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Digg Fans Deface Netscape Site

Web site defacement pranks are nothing new, just ask the webmasters for the MPAA and RIAA. Usually there are motives to the hacks.

The MPAA and RIAA typically get hacked for their strong-arm tactics in dealing with piracy on the Internet.

The latest involves a hack on Netscape.com by fans of the community-driven news aggregator Digg.

There has been more than a little resentment on the part of the Digg community over the new look of Netscape.com, since it looks almost exactly like Digg.

The hack was performed with a persistent cross site scripting vulnerability in the Netscape.com home page.

XSS is a security vulnerability typically found in Web applications in which a hacker can compromise the same origin policy of JavaScript or another scripting language.

Same origin policy prevents a document or script loaded from one "origin," or Web site, from getting or setting properties of a document from a different point of origin.

That way, someone can't hijack Amazon.com and send down malicious JavaScript while you're shopping for books and DVDs.

In this case, the hackers just engaged in a simple prank, making JavaScript alerts pop up with joke messages and redirecting visitors to Digg.com.

Time-Warner, the parent company of Netscape.com, said security of the site was never compromised and that the cross site scripting vulnerability has been fixed.

They aren't too upset about it but they aren't taking the hack lightly, either.

"We obviously take any type of security issue seriously and we're working to insure they don't happen again," said Andrew Weinstein, a spokesman for Time-Warner.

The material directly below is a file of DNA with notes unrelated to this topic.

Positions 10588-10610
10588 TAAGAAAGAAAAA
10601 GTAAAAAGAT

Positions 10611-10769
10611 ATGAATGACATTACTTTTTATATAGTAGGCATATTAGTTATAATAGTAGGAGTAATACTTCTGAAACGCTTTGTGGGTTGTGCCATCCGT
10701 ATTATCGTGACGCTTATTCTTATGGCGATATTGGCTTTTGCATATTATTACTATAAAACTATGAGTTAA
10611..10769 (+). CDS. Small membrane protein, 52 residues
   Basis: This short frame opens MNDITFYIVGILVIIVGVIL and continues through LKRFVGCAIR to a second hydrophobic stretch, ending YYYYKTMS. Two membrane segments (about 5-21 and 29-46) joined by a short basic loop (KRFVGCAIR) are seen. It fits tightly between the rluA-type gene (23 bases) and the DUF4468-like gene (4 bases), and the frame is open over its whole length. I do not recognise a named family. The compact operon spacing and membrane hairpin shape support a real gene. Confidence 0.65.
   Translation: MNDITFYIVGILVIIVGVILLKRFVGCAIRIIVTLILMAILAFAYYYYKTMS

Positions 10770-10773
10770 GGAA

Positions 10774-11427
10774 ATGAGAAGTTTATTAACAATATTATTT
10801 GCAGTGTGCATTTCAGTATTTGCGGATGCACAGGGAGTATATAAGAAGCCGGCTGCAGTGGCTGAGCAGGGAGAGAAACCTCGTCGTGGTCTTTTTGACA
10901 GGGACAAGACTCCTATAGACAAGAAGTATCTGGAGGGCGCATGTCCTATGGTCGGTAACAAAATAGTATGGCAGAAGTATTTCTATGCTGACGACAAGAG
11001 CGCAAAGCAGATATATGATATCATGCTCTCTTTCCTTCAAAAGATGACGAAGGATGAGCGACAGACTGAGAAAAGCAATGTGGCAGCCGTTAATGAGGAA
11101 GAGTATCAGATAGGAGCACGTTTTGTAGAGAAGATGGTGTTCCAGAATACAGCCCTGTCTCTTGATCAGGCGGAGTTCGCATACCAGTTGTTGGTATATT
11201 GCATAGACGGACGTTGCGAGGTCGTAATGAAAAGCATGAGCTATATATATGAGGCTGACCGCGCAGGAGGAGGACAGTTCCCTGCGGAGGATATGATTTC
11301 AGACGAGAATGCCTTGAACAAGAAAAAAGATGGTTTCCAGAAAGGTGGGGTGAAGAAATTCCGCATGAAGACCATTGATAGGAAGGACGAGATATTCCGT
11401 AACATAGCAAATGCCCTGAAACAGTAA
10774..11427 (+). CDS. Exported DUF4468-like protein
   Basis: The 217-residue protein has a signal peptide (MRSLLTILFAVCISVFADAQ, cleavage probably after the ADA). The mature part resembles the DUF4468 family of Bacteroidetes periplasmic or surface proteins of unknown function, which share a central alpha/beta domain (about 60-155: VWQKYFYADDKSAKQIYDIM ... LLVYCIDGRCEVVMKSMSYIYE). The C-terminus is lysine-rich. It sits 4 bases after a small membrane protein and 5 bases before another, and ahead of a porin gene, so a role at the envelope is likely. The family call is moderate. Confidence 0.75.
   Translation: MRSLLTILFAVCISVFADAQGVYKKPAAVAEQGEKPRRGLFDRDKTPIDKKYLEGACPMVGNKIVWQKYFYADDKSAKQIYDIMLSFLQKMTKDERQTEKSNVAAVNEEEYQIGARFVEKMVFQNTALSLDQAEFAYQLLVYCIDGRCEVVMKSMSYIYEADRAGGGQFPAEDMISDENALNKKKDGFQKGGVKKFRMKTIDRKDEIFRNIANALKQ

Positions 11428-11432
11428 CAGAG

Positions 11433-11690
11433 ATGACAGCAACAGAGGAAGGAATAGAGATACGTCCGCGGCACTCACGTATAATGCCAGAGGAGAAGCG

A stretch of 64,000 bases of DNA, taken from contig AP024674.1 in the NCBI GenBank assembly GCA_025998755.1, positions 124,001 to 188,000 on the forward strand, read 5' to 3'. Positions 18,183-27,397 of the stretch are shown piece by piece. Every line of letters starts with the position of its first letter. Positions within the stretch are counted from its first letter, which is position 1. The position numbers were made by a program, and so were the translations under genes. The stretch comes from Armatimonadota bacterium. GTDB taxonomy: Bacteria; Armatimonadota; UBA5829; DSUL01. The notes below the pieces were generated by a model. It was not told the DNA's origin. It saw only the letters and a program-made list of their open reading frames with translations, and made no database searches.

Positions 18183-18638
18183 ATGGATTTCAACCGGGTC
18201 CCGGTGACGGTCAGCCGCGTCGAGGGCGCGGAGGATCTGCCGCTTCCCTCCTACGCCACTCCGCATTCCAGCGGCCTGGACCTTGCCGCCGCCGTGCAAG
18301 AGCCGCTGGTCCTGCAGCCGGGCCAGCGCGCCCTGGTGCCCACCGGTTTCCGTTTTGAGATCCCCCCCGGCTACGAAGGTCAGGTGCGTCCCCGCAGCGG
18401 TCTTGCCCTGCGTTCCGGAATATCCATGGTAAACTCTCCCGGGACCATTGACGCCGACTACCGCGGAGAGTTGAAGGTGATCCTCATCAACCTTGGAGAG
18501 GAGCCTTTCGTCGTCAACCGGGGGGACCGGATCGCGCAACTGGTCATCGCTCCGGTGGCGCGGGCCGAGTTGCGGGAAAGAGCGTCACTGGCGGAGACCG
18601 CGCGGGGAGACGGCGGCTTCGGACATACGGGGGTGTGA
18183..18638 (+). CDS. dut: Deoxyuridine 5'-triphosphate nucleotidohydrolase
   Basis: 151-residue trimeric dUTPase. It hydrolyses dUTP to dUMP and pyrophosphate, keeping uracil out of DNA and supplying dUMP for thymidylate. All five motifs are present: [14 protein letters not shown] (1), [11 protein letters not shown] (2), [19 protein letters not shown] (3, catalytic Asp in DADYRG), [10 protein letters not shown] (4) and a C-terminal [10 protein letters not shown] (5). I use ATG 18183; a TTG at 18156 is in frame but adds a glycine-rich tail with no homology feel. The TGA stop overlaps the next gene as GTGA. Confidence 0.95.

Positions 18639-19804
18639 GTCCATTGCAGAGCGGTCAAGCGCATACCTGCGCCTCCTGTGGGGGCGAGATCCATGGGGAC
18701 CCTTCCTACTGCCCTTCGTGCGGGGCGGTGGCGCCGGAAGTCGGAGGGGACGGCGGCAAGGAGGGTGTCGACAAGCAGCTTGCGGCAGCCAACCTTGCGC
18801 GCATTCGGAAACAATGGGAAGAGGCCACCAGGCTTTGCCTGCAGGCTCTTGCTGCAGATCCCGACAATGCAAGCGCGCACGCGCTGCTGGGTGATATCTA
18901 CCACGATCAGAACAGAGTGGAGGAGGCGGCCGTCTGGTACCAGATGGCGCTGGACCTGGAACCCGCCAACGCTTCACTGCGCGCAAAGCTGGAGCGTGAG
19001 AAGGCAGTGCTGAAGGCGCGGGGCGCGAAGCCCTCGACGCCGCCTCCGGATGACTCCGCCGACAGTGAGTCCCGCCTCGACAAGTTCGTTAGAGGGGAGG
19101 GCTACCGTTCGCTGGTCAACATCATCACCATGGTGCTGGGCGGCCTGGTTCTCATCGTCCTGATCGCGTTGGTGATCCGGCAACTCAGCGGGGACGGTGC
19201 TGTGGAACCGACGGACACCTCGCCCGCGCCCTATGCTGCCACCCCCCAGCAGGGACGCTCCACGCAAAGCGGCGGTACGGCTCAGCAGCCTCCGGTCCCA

When contacted by internetnews.com for comment, Digg CEO Jay Adelson wrote: "While I'm not familiar with the details, I'm disappointed to hear about this and want to emphasize how strongly I disapprove of this type of activity."

Digg users have been rather vocal in their disapproval of the Netscape.com overhaul, and some users expressed approval of the hack.

"Netscape is getting what they deserve, classic. Hopefully they learn from this and focus their energy on other issues pressing the company... such as future bankruptcy," wrote Digg community member Yaku83.

"I don't condone hacking, but Jason [Calacanis, Netscape's editor] had this coming. You don't steal an idea from a community as big as digg and walk away without pissing somebody off," said Digg user SupaDawg.

But the bulk did not like the activity and felt it made the Digg community look childish.

"This is SO LAME. Since when has hacking a website been good news? Get over it guys, There is no need for this animosity over Netscape's clone of Digg, let them be. We're the leaders in this field, they are the wannabes. WHO CARES," wrote ZaNkY.

Perhaps user tizz66 said it best: "You'd all be spitting fire if a Netscape user had hacked digg. Wouldn't be 'a little prank' then, would it?"